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As February & March approaches - it’s time to think about sowing your seeds in time for Spring. You’ll need to start now, even when it’s cold outside.
According to the Gaelic calendar, Spring actually starts in February. So you’ll begin to see the buds sprouting on shrubbery and the trees at this time of year, and there will be more light and longer days for growing.
However, we associate Spring in meteorological terms with March 1st. Either way, you’ll want to see some flowers or early vegetable growth when the weather brightens by Easter. Best to get started now. How? Time to germinate indoors, of course!
Let’s take a look at how you can make this happen.
There are many ways to look at this. But, of course, it depends on how you want your garden to grow!
Getting your vegetable garden ready for the full blast of spring growth starts now. It helps to have a more robust seedling and not to waste your seeds by protecting them from the elements.
Here are some vegetable varieties you could start with now.
You may want a ready supply of lovely blooms for your window boxes or beds out front or along the driveway when the weather grows milder. Your early flowers will also be great for feeding the pollinators at the start of the season - another reason to do it!
Here is a list of seeds you should start sowing indoors for bright early spring bloom and that shot of colour to make the neighbours coo.
Here’s a step-by-step guide on how to sow your seeds indoors and help them germinate into seedlings.
Get a purpose-built seed tray or propagator.
Alternatively, recycle some old cardboard, like cut-up toilet rolls or egg packaging, to contain small amounts of compost.
You can also use old yoghurt cups with holes punched in the bottom to allow easy draining. Some people use takeaway boxes with holes poked in the bottom for draining.
The main thing is to find a container that can hold compost and allow water to drain freely.
Fill the pot with seed-friendly or multi-purpose compost. Water the soil to leave it moist and ensure it drains well.
Make sure your soil is healthy and free of debris, pests, insects, and other seeds.
Ensure you get the soil for sourcing commercial potting or purpose-built soil rather than taking it from your garden outdoors.
You need to spread your seeds evenly into the soil. There should be 2cm – 3cm between each source. Make sure each seed is covered with a layer of compost at the same depth as the seed is thick.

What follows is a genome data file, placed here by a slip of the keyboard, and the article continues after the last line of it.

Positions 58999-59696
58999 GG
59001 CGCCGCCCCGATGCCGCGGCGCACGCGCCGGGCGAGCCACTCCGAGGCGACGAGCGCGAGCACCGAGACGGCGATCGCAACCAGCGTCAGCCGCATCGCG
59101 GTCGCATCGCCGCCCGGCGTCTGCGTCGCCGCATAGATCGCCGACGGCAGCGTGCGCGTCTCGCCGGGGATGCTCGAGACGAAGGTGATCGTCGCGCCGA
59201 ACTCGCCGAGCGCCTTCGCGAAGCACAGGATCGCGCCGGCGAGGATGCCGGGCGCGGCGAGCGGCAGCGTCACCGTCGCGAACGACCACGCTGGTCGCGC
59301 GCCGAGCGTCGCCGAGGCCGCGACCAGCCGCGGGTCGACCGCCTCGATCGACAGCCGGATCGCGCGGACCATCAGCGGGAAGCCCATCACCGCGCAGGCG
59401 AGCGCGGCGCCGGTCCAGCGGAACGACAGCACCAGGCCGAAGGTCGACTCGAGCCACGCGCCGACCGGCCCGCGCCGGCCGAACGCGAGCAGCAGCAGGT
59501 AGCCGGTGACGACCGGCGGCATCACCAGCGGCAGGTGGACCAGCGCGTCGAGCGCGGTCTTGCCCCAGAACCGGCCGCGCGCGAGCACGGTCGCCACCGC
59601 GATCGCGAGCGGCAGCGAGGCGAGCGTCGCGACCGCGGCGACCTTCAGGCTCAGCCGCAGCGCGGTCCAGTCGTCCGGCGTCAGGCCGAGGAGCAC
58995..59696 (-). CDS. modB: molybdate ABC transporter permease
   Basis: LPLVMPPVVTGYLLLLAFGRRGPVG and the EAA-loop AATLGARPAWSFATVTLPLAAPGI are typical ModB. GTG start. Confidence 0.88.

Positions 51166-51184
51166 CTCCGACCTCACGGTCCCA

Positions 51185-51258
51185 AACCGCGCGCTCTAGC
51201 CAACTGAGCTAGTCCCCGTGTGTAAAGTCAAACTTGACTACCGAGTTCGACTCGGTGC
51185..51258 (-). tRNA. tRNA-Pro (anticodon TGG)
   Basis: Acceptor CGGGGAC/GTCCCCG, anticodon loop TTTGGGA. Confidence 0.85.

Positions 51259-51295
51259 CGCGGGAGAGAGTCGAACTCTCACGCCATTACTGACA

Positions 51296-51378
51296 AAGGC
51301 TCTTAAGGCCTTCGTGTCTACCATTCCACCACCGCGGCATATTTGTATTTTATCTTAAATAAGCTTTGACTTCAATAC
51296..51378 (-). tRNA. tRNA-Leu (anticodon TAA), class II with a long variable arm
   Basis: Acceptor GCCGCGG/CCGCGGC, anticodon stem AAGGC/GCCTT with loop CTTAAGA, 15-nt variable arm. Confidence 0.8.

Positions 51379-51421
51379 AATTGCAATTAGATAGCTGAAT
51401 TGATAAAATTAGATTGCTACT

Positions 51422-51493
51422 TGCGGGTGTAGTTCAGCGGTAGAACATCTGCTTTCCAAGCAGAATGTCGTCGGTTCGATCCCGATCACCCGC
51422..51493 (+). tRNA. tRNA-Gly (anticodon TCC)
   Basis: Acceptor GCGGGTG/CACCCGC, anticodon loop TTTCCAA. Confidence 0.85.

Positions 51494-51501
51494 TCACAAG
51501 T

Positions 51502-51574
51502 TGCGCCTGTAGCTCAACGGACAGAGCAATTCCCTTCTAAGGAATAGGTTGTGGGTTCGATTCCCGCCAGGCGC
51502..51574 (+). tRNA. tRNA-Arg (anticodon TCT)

You will need clear plastic to put over the compost and seed trays. This will help keep the soil moist and warm - it prevents it from drying out in the winter whilst keeping the temperature even. It may also contain any pests indoors from getting into the soil.
Recycle where you can if you don’t have a purpose-built seed propagator - for example, use cling film, cut open or apply larger old freezer bags. A clear plastic bag sliced to form a single sheet will suffice.
Secure it onto the seed posts/ tray with sticky tape or wrap an elastic band around the pot to hold it in place.
Ideally, the container holding your soil and seeds must be positioned in a warm, naturally lit location with access to sunlight. For example, window sill. If you have a special heated propagator, all the better.
Be careful if you are leaving these on the windowsill – temperatures can drop dramatically at night, so be sure to remove them from the area in the evening towards a warmer location.
Watch the soil for signs of germination. Once you spot signs of growth and see green leaves sprouting - you will need to expose the seedlings.
You should remove the plastic or glass cover and grow them indoors at this stage.
A second pair of leaves, known as ‘true’ leaves, will eventually grow next. When this happens, you’re ready to transplant them into a larger pot or container of soil. This is also known as 'Pricking out' your seedlings.
When handling the seedlings - be gentle and handle them only by their leaves. Pulling at their stems will risk tearing them.
This involves filling in a seed tray with more compost and planting the transplanted grown seedlings in spaces about 5cm apart. This makes it easier for the seedling to progress from the 'seed' stage to the 'growing on' phase.
Ensure the soil is well drained in the new trays or pots.
When inserting them gently into the soil, you must bury the seedlings right up to the base of the first set of leaves.
After about two weeks, the seedlings will grow large enough to be transplanted into bigger pots. Aim for a container at least 7.5cm across.
Alternatively, if the weather is milder, you can plant them outside in well-prepared and well-draining soil.
Conversely, don’t let the soil dry; observe it every day should it need watering to keep it moist.
There are a few things you may want to show for in the local garden or hardware centres: